In fact, countries avoided even mentioning one another by name. China has studiously referred to America obliquely an Annex 1 country that is not a party to the Kyoto Protocol. Stern, meanwhile, recently noted that a proposal for a monitoring system has the support of small island nations, Latin American nations and least-developed countries -- but "not from everybody who matters yet." The holdout being, of course, China.
"There seems to be a secret non-aggression pact between the two. They seem to be much gentler with one another, and that's good," said Elliot Diringer, vice president of international strategies at the Pew Center on Global Climate Change.
"This time we don't [point] fingers at each other," Huang agreed. "We don't want to criticize each other in public."
Meanwhile, ministers who arrived yesterday for a high-level plenary session emerged optimistic of a compromise between the United States and China.
"What I can tell you is, I think the Chinese delegation has shown flexibility since they arrived in Mexico, and we hope this would be reflected in the outcome," said Luis Alfonso de Alba, Mexico's climate change ambassador.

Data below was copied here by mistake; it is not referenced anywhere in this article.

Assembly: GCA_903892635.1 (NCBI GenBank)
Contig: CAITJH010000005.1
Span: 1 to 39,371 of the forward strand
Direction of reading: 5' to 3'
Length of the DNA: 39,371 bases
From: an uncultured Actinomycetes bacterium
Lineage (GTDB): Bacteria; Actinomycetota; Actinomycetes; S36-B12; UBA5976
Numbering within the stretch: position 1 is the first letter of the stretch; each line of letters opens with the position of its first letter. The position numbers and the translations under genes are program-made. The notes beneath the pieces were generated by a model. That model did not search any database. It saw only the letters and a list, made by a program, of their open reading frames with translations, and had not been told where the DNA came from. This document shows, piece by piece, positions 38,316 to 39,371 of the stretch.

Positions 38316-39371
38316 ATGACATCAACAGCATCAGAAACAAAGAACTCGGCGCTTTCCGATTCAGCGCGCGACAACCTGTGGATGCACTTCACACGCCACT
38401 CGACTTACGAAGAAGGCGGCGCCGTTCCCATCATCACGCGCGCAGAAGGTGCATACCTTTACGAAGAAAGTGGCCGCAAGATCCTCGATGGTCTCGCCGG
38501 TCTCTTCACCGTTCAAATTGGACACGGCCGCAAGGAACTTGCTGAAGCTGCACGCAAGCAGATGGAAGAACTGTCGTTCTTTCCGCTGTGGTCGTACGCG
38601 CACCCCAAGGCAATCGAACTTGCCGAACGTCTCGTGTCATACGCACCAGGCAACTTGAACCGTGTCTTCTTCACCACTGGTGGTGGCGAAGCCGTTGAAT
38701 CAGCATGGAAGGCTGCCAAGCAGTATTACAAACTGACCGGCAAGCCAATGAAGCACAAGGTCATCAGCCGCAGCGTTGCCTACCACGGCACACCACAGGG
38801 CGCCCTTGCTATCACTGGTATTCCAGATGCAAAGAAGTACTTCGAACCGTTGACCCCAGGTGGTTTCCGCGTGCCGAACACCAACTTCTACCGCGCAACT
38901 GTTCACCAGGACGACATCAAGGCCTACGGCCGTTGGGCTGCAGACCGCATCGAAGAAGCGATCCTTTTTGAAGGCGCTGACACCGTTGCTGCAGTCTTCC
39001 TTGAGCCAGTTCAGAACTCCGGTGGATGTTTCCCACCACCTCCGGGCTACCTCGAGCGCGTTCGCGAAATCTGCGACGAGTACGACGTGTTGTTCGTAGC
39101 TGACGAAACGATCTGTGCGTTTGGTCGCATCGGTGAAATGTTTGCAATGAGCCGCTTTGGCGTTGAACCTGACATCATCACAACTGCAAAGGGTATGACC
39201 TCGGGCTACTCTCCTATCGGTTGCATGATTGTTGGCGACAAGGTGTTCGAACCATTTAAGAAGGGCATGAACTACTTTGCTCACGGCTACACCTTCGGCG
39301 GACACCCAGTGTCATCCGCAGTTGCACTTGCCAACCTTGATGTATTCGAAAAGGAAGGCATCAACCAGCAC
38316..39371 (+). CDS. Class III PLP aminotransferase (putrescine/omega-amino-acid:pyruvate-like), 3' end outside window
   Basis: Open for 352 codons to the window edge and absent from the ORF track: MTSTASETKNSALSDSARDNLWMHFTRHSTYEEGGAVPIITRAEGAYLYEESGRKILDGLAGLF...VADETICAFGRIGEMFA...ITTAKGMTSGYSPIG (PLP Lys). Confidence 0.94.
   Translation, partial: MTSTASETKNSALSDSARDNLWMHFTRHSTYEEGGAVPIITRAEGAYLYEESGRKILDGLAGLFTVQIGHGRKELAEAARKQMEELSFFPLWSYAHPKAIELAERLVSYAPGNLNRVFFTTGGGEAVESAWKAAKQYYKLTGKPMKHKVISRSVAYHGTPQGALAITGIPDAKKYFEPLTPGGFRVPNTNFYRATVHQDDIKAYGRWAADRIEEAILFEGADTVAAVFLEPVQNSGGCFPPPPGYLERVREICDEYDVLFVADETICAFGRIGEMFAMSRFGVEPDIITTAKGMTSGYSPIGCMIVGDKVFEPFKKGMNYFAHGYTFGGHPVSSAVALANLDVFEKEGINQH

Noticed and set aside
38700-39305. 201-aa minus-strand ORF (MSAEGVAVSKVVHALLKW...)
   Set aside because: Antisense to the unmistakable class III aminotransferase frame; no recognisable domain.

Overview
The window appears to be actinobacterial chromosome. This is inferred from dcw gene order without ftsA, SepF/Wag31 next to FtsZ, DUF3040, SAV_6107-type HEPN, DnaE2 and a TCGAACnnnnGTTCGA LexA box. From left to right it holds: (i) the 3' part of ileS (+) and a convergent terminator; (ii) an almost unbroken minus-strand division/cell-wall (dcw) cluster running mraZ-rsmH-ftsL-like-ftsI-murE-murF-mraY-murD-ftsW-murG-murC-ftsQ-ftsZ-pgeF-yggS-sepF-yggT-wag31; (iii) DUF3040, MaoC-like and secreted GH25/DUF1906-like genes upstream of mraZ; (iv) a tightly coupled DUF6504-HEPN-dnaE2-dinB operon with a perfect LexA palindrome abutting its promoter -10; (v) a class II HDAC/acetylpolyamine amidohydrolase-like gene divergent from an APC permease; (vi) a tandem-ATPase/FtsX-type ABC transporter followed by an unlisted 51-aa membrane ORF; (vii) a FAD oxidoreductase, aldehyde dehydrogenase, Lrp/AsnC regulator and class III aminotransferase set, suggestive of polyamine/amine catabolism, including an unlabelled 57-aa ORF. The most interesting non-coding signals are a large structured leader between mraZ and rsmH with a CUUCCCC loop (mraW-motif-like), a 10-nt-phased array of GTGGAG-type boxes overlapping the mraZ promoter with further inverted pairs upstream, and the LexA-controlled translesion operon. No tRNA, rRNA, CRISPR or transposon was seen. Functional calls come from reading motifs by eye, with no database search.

Ramesh, India's envoy, agreed. "The Chinese are very constructive on the transparency issue. We have to work out the modalities." He also maintained that America's commitment to immediate funds often referred to as "fast start" is inadequate. Nations pledged $30 billion by 2020, and so far the United States has committed $1.7 billion -- an amount American officials consider to be serious cash on the table.
Ramesh, though, noted that $400 million of that is export credit, which he called "a very strange definition of fast-start finance." And, he said, it also includes $26 million of aid to India -- which India doesn't want. Early money for climate change, Ramesh said, should be given to Africa and the most vulnerable countries.
"We don't want to be counted in the fast-start category," he said.
U.N. Secretary General Ban Ki-moon, who addressed the conference yesterday, said he believes "some decisions are ripe for adoption" including on deforestation, climate adaptation, technology and "some elements of finance."
Global climate change policy, he said, means balancing the need to provide for a populous earth with the necessity of cutting emissions to levels that will make it possible to avoid the worst effects of climate change.
"We need to fundamentally transform the global economy based on low-carbon clean energy resources," Ban said.